Well, that is a slightly more complex question to answer. For starters, magnification = focal length of telescope / focal length of eyepiece. So yes, the magnification for the 90mm will be higher than the 130 for a given focal length of eyepiece. For instance, a 32mm eyepiece will provide more magnification in the 90mm refractor than the 130p, because the 90mm has a longer focal length. However, keep in mind that magnification is not necessarily indicative of the power of the telescope. In fact, there are three indicators of the 'power' of a telescope, namely aperture, resolution and magnification. Arguably the least important of the three of them is magnification. Magnification is nothing without good aperture and therefore resolution as all magnifying does is dim the view and blur it if you push the magnification too high. Hence, I highly suggest you to buy the most aperture you can afford; the 130p is a good starting point as I have said.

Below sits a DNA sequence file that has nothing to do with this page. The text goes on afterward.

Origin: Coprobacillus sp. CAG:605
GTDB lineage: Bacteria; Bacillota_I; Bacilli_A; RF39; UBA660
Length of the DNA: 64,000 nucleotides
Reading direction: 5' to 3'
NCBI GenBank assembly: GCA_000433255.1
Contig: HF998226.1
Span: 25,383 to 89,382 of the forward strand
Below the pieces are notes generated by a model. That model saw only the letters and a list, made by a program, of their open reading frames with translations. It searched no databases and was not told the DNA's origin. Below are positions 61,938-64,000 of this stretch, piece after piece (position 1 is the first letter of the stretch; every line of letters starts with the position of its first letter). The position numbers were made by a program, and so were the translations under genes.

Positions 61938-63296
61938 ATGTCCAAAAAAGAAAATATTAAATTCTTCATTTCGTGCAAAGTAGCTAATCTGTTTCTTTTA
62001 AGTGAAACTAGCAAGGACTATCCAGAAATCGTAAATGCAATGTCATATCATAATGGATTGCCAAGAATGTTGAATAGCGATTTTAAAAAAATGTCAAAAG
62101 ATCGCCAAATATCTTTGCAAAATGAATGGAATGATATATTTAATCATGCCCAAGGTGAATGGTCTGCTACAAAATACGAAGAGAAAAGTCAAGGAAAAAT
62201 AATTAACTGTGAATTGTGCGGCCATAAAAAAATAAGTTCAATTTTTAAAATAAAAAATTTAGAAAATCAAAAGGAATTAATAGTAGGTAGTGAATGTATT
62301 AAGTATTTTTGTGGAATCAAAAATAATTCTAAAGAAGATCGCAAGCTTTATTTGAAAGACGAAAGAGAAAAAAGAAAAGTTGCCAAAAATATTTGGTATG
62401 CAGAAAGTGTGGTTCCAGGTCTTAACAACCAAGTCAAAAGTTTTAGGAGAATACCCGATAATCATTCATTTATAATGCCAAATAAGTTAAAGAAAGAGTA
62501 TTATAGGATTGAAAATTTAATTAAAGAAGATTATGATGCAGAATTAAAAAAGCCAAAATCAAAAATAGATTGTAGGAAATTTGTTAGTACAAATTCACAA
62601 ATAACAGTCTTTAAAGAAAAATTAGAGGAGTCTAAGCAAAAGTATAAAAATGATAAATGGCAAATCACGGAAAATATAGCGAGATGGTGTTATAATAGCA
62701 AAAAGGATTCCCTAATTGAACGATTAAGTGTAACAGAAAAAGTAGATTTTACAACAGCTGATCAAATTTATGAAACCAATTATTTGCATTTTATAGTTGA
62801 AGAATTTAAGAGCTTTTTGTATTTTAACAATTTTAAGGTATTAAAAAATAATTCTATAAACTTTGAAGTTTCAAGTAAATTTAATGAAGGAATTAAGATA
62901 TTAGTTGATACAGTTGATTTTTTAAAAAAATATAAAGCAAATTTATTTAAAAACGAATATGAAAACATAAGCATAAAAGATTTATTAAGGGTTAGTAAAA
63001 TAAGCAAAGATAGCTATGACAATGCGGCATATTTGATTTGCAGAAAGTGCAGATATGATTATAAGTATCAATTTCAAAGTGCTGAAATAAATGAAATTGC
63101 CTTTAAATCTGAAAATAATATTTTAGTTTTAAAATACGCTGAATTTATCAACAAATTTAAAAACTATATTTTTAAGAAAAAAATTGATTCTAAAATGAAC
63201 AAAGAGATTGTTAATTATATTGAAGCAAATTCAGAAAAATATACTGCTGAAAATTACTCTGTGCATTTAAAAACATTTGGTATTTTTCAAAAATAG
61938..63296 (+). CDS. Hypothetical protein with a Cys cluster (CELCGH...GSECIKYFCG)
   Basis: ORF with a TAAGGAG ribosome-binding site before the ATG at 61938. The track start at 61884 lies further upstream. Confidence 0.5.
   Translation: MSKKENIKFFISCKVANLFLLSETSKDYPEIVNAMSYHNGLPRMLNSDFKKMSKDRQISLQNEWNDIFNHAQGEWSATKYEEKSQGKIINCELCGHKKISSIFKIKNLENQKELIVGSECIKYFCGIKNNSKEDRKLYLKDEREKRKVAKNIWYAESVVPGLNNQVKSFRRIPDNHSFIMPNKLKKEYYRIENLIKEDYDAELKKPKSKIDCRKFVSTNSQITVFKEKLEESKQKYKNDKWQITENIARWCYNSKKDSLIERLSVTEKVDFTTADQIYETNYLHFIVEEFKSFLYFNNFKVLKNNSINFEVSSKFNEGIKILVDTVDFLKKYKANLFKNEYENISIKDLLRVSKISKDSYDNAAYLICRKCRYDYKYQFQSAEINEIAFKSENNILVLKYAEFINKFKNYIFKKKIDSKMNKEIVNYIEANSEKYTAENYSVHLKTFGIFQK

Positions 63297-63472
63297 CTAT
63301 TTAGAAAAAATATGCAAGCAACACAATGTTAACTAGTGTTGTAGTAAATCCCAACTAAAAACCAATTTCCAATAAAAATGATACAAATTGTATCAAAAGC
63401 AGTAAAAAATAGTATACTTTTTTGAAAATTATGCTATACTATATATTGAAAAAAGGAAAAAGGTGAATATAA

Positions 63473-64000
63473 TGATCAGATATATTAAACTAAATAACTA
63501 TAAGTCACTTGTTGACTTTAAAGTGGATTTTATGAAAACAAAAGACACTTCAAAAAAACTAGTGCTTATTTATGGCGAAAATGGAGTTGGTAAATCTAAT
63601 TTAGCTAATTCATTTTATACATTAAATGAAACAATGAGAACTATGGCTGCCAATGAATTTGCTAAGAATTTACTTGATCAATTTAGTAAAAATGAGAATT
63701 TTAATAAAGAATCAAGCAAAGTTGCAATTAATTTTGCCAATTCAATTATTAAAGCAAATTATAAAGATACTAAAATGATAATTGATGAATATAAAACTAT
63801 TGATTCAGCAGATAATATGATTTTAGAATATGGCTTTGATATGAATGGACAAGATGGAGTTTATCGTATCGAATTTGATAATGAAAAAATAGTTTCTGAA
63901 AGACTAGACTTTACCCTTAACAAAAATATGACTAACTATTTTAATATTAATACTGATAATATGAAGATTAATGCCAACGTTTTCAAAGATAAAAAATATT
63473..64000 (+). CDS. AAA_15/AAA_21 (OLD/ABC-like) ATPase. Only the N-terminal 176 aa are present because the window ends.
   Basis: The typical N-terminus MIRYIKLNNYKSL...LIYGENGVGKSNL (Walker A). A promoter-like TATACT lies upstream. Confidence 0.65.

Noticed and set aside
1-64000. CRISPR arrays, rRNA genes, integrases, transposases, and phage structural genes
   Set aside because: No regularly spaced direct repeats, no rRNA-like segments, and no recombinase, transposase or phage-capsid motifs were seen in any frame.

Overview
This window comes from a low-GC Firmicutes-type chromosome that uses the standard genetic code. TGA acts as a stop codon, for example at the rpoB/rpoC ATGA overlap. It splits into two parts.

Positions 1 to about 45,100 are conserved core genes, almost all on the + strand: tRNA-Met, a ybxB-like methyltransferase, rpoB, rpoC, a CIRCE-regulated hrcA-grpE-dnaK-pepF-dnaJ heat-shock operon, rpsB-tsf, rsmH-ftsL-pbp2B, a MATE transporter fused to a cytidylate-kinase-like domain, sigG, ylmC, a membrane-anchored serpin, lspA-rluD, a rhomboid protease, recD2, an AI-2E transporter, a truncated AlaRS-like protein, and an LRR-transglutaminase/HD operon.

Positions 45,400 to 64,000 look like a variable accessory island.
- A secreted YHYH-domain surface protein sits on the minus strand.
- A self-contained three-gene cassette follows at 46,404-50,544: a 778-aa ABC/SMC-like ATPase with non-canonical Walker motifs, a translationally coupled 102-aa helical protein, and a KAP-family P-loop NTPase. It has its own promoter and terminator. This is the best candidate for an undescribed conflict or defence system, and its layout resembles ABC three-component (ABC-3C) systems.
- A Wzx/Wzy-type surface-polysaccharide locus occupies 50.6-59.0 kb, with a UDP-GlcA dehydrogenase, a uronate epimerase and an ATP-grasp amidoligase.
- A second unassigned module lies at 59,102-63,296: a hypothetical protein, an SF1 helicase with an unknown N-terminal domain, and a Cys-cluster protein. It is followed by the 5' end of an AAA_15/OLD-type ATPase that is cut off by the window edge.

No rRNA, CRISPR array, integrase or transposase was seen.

By the way, an eq mount would be a pain to use for visual astronomy anyway if you are a beginner. Alt-az mounts such as on the 130p are easier to find objects with. Ideally, eq mounts would be used for astrophotography (and not a flimsy eq2 mind you).

Edited by Nerf_Caching

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5 hours ago, Stu said:

The 90mm has a 900mm focal length. Yes you could reach the same magnifications, you just need shorter focal length eyepieces.

The 90mm on the EQ2 Mount would be fiddly and not so stable, if you did opt for this then an alt az Mount would be better.